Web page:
“We must call for the priest,” Sister Agnes said, her eyes sad. Marie nodded almost imperceptibly. She felt numbness and sadness and peace and confusion all at once. The months of illness had worn on all of them. Visiting her dear Celine almost daily at the convent infirmary was all of those; now, Celine’s sudden turn for the worse only intensified them. Celine, hardly aware of her surroundings, coughed and shifted in her bed. Sister Agnes left the room. Marie watched her leave. The door closed softly. Marie turned back to Celine and touched her hand. Words were unnecessary; everything had already been said.
Sister Agnes returned with three other sisters. They were Celine’s most frequent visitors, save for Marie.
“How is she?” Sister Anne asked. Marie shrugged her shoulders. She was afraid to speak.
Sister Agnes rescued her from speaking. “Her fever just increased and the cough is back. I called for Father Guerin. He should be here soon.”
“We will miss her. Such a precious flower,” Sister Anne said. Her gaze was wistful and reminiscent of happier times. Marie felt her mouth quirk at one corner, remembering all the times Sister Anne had scolded Celine for inattention during study or for causing the other students to laugh in class. She always knew that Sister Anne had had a soft spot for Celine; nothing reaffirmed that more than Sister Anne’s daily vigil by Celine’s bed. For most of her illness, Celine had been cheerful and accepting of visitors. That is, until the past two days, during which time she had drifted in and out of consciousness.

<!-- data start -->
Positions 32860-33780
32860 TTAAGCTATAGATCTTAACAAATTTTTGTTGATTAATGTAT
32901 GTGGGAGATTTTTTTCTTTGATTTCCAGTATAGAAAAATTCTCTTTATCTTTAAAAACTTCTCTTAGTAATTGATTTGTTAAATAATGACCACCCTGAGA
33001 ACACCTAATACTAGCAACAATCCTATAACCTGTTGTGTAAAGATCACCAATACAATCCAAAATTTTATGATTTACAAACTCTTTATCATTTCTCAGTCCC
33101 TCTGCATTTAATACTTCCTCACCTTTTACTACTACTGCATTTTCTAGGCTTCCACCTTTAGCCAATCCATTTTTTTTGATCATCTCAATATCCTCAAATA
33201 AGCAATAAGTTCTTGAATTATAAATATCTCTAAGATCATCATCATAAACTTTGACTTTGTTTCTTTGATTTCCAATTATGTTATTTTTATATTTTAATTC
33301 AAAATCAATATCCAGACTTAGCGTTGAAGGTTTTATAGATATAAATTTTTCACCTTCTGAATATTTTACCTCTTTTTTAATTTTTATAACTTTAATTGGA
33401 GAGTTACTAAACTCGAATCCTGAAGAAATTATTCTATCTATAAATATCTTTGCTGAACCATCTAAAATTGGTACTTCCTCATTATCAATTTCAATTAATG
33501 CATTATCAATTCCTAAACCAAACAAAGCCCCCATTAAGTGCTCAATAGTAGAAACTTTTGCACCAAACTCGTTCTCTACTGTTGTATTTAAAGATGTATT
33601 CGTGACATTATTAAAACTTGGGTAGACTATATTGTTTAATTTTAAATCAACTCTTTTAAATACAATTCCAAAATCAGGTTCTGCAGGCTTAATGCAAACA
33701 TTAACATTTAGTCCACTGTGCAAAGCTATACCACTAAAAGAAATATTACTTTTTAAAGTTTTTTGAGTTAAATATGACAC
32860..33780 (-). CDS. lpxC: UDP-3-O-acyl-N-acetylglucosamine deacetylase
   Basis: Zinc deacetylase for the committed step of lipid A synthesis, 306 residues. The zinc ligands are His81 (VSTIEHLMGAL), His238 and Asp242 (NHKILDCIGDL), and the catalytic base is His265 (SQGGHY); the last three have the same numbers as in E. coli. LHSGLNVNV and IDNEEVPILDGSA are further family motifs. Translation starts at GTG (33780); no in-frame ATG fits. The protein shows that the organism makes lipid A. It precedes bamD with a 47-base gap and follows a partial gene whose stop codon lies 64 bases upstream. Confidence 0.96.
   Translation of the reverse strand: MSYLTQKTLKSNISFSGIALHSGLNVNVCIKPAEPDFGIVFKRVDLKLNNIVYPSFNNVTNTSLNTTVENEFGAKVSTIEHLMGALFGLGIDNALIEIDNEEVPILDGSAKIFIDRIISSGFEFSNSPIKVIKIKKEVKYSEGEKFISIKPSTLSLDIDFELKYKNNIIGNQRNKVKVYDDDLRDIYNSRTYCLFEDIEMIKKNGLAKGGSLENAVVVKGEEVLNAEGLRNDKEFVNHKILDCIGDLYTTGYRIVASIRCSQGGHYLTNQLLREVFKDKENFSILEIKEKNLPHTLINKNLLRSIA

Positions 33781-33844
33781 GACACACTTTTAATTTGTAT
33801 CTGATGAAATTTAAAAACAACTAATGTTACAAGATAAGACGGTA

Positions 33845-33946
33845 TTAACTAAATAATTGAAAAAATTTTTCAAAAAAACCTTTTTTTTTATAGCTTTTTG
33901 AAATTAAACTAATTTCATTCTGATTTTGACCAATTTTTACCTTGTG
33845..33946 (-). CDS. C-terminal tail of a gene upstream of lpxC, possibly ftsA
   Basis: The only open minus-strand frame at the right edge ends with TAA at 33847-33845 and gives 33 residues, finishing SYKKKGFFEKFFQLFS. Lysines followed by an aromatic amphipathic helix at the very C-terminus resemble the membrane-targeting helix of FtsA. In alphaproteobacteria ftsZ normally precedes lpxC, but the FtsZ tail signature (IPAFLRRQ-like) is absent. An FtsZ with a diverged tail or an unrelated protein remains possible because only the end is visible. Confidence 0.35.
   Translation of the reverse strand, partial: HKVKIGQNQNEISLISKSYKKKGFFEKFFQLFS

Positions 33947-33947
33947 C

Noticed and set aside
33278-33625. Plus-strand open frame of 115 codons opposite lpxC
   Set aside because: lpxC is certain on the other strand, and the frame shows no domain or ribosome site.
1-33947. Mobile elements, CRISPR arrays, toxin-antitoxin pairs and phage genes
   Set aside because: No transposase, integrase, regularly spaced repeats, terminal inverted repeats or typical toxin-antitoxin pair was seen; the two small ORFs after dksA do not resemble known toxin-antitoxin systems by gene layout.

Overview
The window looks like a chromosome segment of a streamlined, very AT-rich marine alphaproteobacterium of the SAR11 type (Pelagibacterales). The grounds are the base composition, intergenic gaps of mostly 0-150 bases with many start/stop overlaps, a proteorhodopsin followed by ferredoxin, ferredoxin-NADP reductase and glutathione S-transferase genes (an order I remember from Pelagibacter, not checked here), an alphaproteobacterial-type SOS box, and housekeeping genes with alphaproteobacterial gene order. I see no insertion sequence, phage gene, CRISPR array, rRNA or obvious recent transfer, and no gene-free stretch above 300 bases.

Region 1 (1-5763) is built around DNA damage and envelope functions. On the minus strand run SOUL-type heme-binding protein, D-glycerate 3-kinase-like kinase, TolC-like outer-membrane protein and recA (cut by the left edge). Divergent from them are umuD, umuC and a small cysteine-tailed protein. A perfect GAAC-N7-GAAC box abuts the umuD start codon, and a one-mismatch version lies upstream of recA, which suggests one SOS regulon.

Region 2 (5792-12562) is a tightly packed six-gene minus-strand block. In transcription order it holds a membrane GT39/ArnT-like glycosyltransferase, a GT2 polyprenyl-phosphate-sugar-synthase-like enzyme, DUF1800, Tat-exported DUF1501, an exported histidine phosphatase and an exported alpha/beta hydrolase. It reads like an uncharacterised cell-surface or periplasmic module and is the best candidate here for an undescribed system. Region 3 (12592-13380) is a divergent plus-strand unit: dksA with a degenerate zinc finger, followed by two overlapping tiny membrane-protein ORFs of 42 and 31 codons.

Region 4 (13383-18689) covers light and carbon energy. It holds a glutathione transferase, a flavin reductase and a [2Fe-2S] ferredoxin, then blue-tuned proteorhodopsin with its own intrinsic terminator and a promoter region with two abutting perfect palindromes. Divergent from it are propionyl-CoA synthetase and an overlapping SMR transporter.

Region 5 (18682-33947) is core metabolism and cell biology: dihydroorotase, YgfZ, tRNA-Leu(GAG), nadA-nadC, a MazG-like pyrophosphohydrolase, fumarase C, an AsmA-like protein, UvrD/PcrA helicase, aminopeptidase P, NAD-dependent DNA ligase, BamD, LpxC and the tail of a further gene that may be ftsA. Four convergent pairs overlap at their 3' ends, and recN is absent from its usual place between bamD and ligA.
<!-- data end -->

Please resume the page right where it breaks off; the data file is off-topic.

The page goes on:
Disrupting Marie’s musings, the priest came hurrying into the room. He set a black briefcase on the table next to Celine’s bed. Marie stood from her chair, offering it to Father Guerin and stepping back to stand by the four sisters. He anointed her solemnly and a hush pressed against the walls of the tiny infirmary. After a few moments of silence, he rose and collected his briefcase.
Offering the women a smile of comfort, he said, “I think she is not long for this world. May her soul rest in peace.” With that, he left the room. Mass would begin in merely fifteen minutes, Marie realized. If he was fetched so urgently, then Celine’s end must be approaching. Marie shuddered, and wearily made her way back to the chair. She replaced Celine’s hand in hers and continued her watch. Sister Anne left the room momentarily to fetch chairs for the three other women.
Soon after, sometime mid-afternoon, Celine’s breathing, which had previously been punctuated by coughing fits, slowed to a ragged drawing of air. Marie began to cry – her one friend in the world was about to leave her. She prayed. For strength, for courage, for Celine.
Finally, after some minutes of harsh breathing, Celine calmed. Her face smoothed and with a gentle exhale, Celine expired. Marie tightened her hand around Celine’s and clenched her teeth. The sisters began to pray in unison, and Marie held onto the familiar pattern of their chant as firmly as she clutched Celine’s hand. There they sat until the bell for prayer rang, mourning the loss of Celine.